DTS: You described it in some conversations as an extra sense since in the end you don't actually see colors but tend to experience them differently. How much of that is the individual experience and how much is it interference of the device and its settings?
N.H.: I have developed a new sense because I can hear color through bone conduction which I couldn't do before. Hearing through bone conduction is not such a strange thing though, since we find animals that already do it, like dolphins. How this has affected me personally is the way I understand color and sound, it’s the union between the software and my brain that allows me to perceive color because color is not only what I hear but the union between what I hear and what I see. Color has three properties: hue, saturation and light. The chip allows me to perceive hue and saturation, and my eyes allow me to perceive light.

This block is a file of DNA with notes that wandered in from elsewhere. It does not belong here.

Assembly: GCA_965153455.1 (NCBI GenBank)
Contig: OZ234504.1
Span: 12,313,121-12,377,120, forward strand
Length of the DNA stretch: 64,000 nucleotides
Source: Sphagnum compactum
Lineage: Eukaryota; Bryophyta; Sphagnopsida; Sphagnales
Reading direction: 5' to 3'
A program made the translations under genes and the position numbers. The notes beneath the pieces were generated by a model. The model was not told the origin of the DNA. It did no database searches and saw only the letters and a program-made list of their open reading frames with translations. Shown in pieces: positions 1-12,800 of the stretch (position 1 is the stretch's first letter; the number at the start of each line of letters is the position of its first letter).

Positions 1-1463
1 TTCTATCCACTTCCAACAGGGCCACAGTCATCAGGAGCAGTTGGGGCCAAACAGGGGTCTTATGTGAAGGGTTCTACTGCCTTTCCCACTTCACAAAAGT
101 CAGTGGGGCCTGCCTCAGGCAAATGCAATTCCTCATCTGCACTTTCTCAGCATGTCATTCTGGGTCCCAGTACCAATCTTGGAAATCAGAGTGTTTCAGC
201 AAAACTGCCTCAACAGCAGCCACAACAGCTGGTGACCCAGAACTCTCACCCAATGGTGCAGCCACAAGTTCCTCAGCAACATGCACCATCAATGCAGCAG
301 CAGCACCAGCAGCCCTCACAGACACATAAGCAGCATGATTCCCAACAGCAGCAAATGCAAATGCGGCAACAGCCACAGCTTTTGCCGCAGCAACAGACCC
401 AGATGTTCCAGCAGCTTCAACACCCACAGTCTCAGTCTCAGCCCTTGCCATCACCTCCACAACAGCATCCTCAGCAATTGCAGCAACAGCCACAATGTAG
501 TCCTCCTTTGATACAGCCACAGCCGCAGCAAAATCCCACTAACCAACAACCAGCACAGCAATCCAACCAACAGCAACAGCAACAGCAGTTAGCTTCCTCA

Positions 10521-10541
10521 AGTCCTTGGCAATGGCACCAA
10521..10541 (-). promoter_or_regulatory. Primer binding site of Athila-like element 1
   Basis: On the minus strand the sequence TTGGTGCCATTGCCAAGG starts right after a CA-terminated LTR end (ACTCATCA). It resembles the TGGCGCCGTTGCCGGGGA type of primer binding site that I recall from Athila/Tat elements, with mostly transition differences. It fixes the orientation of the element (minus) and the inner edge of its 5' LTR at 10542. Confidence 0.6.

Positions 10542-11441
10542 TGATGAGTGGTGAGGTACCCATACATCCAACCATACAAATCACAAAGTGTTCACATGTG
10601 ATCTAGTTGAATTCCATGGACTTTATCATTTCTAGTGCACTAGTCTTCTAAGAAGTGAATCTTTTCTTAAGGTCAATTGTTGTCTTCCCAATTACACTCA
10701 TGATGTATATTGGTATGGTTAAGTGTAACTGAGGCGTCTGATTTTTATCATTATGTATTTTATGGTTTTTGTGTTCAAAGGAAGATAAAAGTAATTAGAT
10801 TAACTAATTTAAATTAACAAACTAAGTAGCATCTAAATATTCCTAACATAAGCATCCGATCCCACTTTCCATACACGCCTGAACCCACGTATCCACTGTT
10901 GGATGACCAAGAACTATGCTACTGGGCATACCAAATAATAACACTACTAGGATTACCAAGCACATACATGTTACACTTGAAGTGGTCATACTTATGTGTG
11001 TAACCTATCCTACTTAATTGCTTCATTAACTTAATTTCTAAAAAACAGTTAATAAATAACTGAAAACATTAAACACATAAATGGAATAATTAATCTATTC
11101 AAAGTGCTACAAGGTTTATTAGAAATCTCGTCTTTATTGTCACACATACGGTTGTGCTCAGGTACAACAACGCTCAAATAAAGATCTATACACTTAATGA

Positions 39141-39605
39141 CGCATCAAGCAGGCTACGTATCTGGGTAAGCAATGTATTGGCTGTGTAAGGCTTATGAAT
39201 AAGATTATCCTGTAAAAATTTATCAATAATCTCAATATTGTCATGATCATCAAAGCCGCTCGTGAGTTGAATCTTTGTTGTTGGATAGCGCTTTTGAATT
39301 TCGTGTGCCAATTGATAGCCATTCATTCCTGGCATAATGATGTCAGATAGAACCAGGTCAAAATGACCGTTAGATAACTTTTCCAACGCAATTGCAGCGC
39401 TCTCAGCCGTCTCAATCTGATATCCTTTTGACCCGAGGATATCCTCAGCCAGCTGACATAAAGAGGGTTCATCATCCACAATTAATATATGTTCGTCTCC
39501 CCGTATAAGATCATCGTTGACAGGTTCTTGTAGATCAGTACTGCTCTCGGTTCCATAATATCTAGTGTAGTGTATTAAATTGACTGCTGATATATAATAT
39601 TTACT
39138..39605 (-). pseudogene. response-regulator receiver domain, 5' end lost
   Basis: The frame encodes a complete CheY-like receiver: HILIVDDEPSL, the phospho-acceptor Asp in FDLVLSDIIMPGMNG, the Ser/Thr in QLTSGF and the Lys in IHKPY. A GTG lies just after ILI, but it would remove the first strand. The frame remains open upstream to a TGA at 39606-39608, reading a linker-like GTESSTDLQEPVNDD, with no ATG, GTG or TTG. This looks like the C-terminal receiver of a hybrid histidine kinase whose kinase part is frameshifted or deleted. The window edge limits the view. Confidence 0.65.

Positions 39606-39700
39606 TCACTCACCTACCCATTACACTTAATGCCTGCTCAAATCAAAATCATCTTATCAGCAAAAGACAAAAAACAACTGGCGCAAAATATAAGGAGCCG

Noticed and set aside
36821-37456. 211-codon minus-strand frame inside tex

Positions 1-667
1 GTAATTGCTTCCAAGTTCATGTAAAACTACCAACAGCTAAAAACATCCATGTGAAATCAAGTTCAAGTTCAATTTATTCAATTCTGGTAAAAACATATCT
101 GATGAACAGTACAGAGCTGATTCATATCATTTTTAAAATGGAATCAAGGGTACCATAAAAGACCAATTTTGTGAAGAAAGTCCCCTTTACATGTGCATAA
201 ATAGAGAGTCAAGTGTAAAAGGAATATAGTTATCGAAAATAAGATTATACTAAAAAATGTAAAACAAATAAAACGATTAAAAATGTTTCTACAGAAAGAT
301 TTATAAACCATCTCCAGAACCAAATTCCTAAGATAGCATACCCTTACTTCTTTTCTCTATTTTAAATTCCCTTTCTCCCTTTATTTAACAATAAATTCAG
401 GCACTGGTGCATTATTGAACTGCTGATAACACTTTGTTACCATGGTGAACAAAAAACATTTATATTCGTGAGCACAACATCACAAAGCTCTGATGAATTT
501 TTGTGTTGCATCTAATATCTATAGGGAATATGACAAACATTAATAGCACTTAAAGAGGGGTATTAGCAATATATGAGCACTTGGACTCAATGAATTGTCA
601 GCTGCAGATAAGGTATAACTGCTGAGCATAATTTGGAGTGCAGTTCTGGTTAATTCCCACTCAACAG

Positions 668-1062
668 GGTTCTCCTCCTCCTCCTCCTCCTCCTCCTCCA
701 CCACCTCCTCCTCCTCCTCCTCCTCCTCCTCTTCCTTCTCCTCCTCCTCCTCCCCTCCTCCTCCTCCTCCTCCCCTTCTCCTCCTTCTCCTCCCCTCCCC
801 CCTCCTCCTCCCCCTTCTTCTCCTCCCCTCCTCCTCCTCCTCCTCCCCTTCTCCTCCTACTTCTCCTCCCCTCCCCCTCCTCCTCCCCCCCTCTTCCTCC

DTS: I presume that, in the beginning it was conscious and more complicated to cope with...Did you suffer from any negative side effects?
N.H.: Yes, just like I said earlier, it was a difficult process to adapt to all the brand new information and I suffered from very bad headaches. I also had to carry a computer with me which caused me back pain and my ears blocked. But once my brain got used to it all these side effects went away and now it just feels normal.
DTS: Thanks to one of the side effects you started creating paintings....